Stop. Breathe. Be. A pilot study examining mindfulness training to improve the socioemotional wellbeing of youth with autism spectrum disorder

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Thom, Katherine
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Adolescence is challenging time for youth with autism spectrum disorder (ASD), who generally exhibit a myriad of psychosocial difficulties. While this developmental period represents an important window for intervention, few evidence-based programs exist. Recent research suggests that interventions targeting emotion regulation (ER) skill deficits in ASD may represent a promising approach to promoting more favourable outcomes for these youth (Mazefsky et al., 2014). Nurturing mindfulness has been shown to be an effective means of improving ER and wellbeing in diverse child and adult populations, although research in ASD is limited. This pilot study evaluated the impact of a 9-week mindfulness intervention on the ER and socioemotional functioning of 14 adolescents (13-17 years) with high functioning ASD using a pre-test post-test design. Parents reported statistically significant changes of small to medium effect size in adolescents’ overall problem behaviours and social skills, ER, adaptability, hyperactivity, and withdrawal behaviours. Additionally, parents reported changes of small effect size that approached significance for adolescents’ anxiety symptoms and atypicality. Adolescents reported changes of small effect size that were statistically significant for anxiety symptoms and interpersonal functioning, and non-significant for depression and social stress symptoms. Changes in many parent-reported outcome variables showed moderate to strong correlations with home practice adherence and parent-reported changes in ER. Qualitative observations of program impact and social acceptability were positive and supported the quantitative findings. The results provide promising evidence for mindfulness training with youth with ASD. Implications for assessment, intervention, and future research are discussed.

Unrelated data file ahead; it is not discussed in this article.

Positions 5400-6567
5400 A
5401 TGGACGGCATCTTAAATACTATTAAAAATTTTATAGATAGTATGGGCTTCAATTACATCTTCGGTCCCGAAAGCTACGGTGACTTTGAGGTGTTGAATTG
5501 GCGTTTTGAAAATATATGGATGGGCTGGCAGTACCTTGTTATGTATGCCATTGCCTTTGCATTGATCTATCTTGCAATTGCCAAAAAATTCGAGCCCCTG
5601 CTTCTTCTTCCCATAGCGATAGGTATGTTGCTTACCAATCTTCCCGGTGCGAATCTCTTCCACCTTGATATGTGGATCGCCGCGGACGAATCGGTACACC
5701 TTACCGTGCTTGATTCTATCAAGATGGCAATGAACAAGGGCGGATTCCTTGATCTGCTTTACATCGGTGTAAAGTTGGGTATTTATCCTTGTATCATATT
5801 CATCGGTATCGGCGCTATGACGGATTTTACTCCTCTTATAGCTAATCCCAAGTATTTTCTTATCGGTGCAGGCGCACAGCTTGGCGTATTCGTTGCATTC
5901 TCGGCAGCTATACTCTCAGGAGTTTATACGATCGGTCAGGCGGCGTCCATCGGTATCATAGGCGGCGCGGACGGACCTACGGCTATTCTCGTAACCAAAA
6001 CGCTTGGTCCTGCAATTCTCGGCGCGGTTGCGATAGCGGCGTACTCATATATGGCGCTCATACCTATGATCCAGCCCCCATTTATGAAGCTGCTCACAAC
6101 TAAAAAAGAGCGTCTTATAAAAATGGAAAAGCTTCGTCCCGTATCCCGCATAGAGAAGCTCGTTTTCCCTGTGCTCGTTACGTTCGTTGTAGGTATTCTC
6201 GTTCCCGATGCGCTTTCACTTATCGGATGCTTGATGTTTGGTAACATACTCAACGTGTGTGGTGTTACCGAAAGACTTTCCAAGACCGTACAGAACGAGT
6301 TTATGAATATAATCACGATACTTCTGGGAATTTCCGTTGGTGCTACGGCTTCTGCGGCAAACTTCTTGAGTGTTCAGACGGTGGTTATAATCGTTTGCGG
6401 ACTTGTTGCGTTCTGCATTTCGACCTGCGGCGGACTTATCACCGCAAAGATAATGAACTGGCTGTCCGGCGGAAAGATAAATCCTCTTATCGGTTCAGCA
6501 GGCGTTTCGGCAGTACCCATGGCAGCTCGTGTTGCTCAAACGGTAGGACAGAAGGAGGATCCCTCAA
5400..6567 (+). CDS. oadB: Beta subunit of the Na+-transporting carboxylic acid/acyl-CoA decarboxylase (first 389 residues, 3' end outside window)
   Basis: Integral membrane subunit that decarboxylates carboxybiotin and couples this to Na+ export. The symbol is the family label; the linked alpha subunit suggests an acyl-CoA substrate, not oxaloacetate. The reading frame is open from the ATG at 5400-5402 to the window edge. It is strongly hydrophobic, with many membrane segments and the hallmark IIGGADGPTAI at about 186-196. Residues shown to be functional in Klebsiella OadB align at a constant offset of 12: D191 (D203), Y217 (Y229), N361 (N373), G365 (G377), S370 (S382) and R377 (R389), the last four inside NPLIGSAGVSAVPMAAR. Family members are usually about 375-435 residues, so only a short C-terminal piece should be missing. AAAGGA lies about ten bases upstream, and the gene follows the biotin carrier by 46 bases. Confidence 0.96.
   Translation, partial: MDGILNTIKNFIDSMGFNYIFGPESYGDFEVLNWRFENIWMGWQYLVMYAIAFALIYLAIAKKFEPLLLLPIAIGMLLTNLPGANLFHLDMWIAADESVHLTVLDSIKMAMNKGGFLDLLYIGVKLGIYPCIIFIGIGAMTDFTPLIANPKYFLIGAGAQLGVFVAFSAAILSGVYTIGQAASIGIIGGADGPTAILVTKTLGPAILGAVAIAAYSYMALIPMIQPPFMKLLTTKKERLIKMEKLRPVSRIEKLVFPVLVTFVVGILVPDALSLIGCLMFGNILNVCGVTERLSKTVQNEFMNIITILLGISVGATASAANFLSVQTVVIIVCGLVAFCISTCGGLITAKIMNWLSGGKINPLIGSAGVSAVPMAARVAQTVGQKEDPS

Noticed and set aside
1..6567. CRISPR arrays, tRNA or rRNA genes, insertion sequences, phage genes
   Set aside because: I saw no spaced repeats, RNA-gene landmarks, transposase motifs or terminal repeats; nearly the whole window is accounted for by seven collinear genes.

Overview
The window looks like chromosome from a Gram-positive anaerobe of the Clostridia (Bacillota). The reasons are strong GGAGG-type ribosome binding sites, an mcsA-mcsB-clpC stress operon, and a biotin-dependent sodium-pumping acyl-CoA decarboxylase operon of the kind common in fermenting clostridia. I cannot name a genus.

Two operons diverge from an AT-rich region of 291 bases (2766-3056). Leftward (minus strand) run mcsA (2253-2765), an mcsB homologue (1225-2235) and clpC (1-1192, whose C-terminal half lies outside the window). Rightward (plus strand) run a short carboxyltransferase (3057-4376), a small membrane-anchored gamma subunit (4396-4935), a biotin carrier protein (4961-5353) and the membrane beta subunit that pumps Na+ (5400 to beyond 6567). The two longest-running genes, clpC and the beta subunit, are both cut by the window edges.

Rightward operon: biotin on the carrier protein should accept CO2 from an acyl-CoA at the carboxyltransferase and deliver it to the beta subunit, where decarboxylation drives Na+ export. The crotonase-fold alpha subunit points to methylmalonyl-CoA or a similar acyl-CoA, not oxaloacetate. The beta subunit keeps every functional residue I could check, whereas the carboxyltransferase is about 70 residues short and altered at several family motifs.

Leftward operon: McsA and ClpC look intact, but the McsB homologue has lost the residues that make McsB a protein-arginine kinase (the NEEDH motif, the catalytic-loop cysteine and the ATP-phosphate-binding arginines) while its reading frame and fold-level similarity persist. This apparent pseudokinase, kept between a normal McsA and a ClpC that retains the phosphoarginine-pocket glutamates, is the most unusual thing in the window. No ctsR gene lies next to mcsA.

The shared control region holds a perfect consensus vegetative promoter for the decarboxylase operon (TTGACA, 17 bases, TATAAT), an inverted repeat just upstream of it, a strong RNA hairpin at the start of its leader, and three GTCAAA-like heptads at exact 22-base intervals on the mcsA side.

Autism Spectrum Disorder, Mindfulness, Emotion regulation, Socioemotional wellbeing, adolescents, Social skills